Author Archives: rcauthor

Cooper’s Lesson

Title: Cooper’s Lesson

Author:  Sun Yung Shin

Illustrator: Kim Cogan

Publication/ Year: Children’s Book Press, 2004

Number of Pages: 29

Tags/ Themes: Culture, Diversity, Family, Emotion, Fiction, Friendship, Picture Book, K-5, Rebecca Cauthorn

Genre: Fiction

Descriptive Annotation: This book follows the story of Cooper, a young boy who is half Korean and half white. His mother sends him out to a store where the store owner only speaks Korean. But Cooper’s Korean is pretty poor and he gets stressed out and thinks the other people in the store are laughing at him because he is not good at speaking Korean. So he tries to steal a brush, but ends up making friends with the storekeeper. Together, he learns Korean and helps the storekeeper around the store in order to make up for trying to steal. The book is written in both Korean and English.

Classroom Application: This book would be very good to use in a classroom where some of the students spoke Korean. It would bring to light the very real struggle that students have when they have multiple racial backgrounds and struggle with identity. By being in both Korean and English, it allows the book to be more accessible to students who maybe speak just Korean, or are learning English as a Second Language. Additionally, it is a good book for English readers to read because it reveals some of the struggle that millions of people have when they are either from, or their parents are from, different parts of the world.

Linguistic and Cultural Diversity Analysis: Having the book written in both English and Korean allows the book to be accessible for people who speak either (or both!) languages. It also can help strengthen the understanding of one (or the other) language, because the reader could read both, reading the language they understand less of first, and then reading their more comfortable language second, checking for understanding. It addresses diversity issues very head-on because there are several points where the store owner tells the boy that he, too, struggled with languages and figuring out what to call himself. This identity struggle seems to be common for people who are any ethnicity other than white, and this book does a beautiful job addressing that and letting the reader know that it is normal and okay to struggle with language and sense of belonging.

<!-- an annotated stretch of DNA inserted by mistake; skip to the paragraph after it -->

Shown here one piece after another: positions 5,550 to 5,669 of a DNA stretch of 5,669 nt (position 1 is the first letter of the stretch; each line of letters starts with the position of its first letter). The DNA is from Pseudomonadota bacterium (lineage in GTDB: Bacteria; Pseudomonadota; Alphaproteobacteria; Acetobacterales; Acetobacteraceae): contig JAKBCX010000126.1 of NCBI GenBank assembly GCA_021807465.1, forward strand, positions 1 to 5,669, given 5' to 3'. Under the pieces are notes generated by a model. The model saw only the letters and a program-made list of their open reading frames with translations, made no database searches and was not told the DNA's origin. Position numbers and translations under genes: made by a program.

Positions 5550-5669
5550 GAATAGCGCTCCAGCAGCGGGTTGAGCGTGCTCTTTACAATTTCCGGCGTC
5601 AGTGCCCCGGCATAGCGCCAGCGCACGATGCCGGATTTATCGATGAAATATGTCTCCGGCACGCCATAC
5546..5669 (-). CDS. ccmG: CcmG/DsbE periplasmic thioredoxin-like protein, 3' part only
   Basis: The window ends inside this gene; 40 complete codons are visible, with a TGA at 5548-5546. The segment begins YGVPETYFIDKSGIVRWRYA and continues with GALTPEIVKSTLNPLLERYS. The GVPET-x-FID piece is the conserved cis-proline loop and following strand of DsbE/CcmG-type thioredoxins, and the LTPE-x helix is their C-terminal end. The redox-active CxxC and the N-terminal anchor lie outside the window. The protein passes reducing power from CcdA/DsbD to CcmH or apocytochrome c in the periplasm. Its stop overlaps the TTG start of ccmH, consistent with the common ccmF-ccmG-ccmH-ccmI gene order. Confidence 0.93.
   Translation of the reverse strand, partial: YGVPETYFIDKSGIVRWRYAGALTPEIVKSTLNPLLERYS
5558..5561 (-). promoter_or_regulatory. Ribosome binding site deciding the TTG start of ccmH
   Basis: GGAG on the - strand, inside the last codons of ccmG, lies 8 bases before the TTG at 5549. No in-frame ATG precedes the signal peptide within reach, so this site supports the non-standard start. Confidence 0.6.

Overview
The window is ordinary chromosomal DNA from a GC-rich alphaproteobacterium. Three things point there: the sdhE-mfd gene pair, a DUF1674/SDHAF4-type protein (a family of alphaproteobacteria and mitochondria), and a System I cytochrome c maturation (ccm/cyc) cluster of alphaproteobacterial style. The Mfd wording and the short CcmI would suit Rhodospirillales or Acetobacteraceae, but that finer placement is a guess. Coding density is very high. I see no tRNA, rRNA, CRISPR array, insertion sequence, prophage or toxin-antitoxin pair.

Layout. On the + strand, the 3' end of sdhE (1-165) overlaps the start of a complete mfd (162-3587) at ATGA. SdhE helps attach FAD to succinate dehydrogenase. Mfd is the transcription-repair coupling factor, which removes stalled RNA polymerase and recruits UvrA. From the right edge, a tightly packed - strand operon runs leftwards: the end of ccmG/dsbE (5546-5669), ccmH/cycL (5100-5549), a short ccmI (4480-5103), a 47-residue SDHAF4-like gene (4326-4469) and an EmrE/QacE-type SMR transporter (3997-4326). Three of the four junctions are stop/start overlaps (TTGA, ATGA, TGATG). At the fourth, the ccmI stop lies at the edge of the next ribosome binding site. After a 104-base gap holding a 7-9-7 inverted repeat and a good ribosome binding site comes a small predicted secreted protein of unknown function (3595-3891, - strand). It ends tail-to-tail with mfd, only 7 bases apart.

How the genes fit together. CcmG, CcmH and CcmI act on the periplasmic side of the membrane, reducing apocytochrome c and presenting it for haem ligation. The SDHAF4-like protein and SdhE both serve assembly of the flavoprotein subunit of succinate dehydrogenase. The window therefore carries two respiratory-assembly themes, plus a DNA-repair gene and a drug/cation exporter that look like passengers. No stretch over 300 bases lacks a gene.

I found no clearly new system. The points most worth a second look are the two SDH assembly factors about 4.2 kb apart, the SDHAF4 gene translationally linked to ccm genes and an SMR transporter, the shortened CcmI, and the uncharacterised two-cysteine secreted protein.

I Miss You

Title: I Miss You

Author:  Pat Thomas

Illustrator: Pat Thomas

Publication/ Year: Barron’s Educational Series, Inc. 2001

Number of Pages: 29

Tags/ Themes: Emotion, Family, Non-Fiction, K-5, Rebecca Cauthorn

Genre: Non-Fiction

Descriptive Annotation:   This straightforward book walks through the young reader with how to deal with death. It begins with a brief explanation of what death is, and then moves on to how it is natural to grieve or feel angry or blame yourself. It explains that even though people might not talk to you as much, it’s not because they don’t care, it’s because they don’t know what to say. This book also does a very good job of explaining how different cultures believe different things happen after death, and different cultures do different things to the dead body. The book concludes by saying that it is okay to move on, because they will always be with you in your heart, just by thinking or remembering them. The book includes questions directed to the reader (such as, “Do you know anyone who has died?”) and a list of suggestions of how to use this book best.

Classroom Application: This book would be more appropriate to use on a student-to-student basis. Perhaps one of the students just had a grandparent pass away. This might be a good opportunity to bring this book in and give it to their parent, to have them share it with the student. Or, if your relationship with the student was close enough, you could talk through it with them. Or, you could give it to a school counselor and have this book be an aide to the grieving process. It focuses more on the Social an Emotional Learning Standards because this is about dealing with grief and other emotions. Because this book has questions directed to the reader, it could be good to help them process out loud what is going on and what they are feeling. It is also very good because it is important for kids to recognize their emotions and feelings rather than shoving them away and ignoring them.

Linguistic and Cultural Diversity Analysis: This book has terrific cultural diversity! Not only does it explain how different cultures believe in different things after death, but it also explains that different cultures grieve differently, and that is okay! Because no matter where the person really ends up going, the important part is that the people who love them are honoring their lives in their own special way. Additionally, the book illustrates many different ethnicities, which is good because it makes the book more approachable for all readers (not just white people have people die!). This also could help spur conversation about different religions and cultures and diversity in the classroom. The language of this book is simple and to the point. It is blunt, but gentle. Death is a very tricky subject to talk about, but I think this book handles it quite well, and it opens the door for a good discussion to be had about it.


The Way to Start A Day

Title: The Way to Start A Day

Author:  Byrd Baylor

Illustrator: Peter Parnall